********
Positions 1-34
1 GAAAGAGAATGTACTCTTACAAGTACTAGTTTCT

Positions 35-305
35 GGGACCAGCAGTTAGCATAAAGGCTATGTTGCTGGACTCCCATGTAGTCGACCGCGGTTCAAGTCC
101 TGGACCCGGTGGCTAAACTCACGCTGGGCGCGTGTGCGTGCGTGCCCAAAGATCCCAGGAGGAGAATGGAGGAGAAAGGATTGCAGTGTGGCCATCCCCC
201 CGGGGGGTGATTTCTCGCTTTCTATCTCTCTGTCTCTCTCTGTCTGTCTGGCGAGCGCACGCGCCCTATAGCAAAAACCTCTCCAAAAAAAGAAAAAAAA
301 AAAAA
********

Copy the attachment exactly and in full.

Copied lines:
Positions 1-34
1 GAAAGAGAATGTACTCTTACAAGTACTAGTTTCT

Positions 35-305
35 GGGACCAGCAGTTAGCATAAAGGCTATGTTGCTGGACTCCCATGTAGTCGACCGCGGTTCAAGTCC
101 TGGACCCGGTGGCTAAACTCACGCTGGGCGCGTGTGCGTGCGTGCCCAAAGATCCCAGGAGGAGAATGGAGGAGAAAGGATTGCAGTGTGGCCATCCCCC
201 CGGGGGGTGATTTCTCGCTTTCTATCTCTCTGTCTCTCTCTGTCTGTCTGGCGAGCGCACGCGCCCTATAGCAAAAACCTCTCCAAAAAAAGAAAAAAAA
301 AAAAA